Monday, November 13, 2006

From the banks of the Mekong

Location update –

I’m now in Kratie, Cambodia, typing away on the balcony of the You Hong Guest House, which overlooks the central marketplace. Below, bored women squat behind piles of mangos, naked children wander about with fingers in their mouths and a blind man sits cross-legged on the pavement, playing a bamboo flute. The smells of grilled fish, rotten fruit and moto-bike exhaust hang heavy in the humid air. One block away, the sun is sinking low over the far bank of the wide, muddy Mekong River. I’ll be here for the next few days, then plan to head East into the remote Cambodian hill country.

Below is an article I just finished about how to get around the Angkor temples. Hopefully I’ll find a place to publish it before leaving for the sticks.

To Tuk or Not to Tuk?

Angkor Wat will blow your mind. The sheer size of the temple is impressive, but scale alone can’t explain the overwhelming spiritual impact that confronts those who approach the central sanctuary. Pillaged by invading armies, abandoned to the elements for generations and now overrun by tourists, the temple still retains enough pure power to send shivers straight to the core of your soul.

But it’s also just one temple, and for all its potent enormity, Angkor Wat is just the tip of the iceberg. The ancient Khmer God-Kings were amazingly prolific, devoting the treasure of an empire to preserving their divinity for the ages. There are literally hundreds of temples scattered about the jungle near the town of Siem Reap, so making the most of your Angkor experience requires covering some serious ground.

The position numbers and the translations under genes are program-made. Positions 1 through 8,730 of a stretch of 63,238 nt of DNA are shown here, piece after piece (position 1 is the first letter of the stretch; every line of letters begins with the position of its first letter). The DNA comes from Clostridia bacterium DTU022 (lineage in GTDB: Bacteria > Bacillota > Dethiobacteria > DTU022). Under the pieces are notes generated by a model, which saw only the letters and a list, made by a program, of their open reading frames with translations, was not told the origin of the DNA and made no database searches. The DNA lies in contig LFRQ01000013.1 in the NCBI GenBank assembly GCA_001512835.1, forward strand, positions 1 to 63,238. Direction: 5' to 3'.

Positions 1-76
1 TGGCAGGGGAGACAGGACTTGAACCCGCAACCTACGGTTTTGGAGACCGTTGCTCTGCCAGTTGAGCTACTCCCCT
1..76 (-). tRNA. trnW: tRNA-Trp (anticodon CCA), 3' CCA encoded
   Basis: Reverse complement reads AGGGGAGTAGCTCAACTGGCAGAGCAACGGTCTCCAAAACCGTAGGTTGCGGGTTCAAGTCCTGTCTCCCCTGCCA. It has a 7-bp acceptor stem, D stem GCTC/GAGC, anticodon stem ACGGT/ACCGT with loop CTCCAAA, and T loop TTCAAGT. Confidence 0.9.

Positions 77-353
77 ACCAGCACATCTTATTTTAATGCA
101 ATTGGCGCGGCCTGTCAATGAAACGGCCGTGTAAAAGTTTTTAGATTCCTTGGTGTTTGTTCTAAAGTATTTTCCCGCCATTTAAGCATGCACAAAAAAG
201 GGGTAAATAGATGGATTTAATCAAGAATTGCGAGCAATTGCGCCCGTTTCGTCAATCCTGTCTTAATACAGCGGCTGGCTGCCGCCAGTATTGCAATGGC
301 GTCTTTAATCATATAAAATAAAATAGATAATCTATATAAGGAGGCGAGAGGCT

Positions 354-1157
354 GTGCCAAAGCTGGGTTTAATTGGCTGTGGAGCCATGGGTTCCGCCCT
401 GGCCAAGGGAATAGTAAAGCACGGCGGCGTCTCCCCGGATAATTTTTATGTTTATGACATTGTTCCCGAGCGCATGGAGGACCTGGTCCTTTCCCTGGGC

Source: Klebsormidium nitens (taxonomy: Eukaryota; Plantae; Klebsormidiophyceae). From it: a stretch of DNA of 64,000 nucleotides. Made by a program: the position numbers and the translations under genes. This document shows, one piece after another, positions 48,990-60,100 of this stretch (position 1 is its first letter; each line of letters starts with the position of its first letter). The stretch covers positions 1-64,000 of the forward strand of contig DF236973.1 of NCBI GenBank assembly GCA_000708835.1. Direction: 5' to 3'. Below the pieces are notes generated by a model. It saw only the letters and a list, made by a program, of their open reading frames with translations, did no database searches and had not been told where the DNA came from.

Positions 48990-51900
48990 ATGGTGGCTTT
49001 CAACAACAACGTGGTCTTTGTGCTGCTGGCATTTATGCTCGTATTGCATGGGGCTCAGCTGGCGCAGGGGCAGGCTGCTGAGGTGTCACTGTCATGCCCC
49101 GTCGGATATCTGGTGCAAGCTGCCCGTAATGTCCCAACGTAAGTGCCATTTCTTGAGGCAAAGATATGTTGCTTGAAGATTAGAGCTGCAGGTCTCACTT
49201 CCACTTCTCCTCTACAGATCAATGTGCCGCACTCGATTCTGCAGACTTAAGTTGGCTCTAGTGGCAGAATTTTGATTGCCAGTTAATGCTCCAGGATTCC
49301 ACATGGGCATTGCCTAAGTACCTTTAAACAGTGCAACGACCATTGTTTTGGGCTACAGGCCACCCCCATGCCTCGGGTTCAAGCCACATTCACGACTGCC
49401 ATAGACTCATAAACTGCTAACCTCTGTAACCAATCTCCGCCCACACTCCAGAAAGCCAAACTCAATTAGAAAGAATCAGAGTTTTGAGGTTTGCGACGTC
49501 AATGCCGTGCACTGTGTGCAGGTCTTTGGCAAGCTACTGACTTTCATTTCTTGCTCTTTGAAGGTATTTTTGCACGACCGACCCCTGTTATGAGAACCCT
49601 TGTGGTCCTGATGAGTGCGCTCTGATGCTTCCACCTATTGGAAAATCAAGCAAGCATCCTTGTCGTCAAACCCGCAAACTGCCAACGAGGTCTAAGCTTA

Transportation isn’t hard to arrange locally, but there are a lot of options to consider. It can be confusing and intimidating to figure everything out on the spot, so in this article I’ll give you the heads up on how to get around the Angkor complex.

The easiest way to explore Angkor is to hire a driver for the duration of your stay. Indeed, from the first moment you step foot in Siem Reap, drivers will start offering to show you around the temples, hoping to score an extended stretch of steady work. Most drivers are professional, reliable and hard-working, but it’s worthwhile to choose one who speaks decent English and is relatively experienced. If the fellow who gives you that very first ride to your guesthouse seems to fit the bill, and you already know when you want to set out for the temples, by all means make arrangements to have him pick you up the next day. If you’re not sure, just say “No plans yet,” get his phone number, and decide later.

All guesthouses have a few ‘resident’ drivers who hang out in the courtyard and get most of their business from guests of that establishment. It can be very convenient to hire one of them, because they will be easy to get a hold of if you need to change plans or suddenly want to go somewhere. Plus, all guesthouses appreciate when you spend money within their ‘sphere of influence’. After you get settled into your room, ask someone to introduce you to a good driver.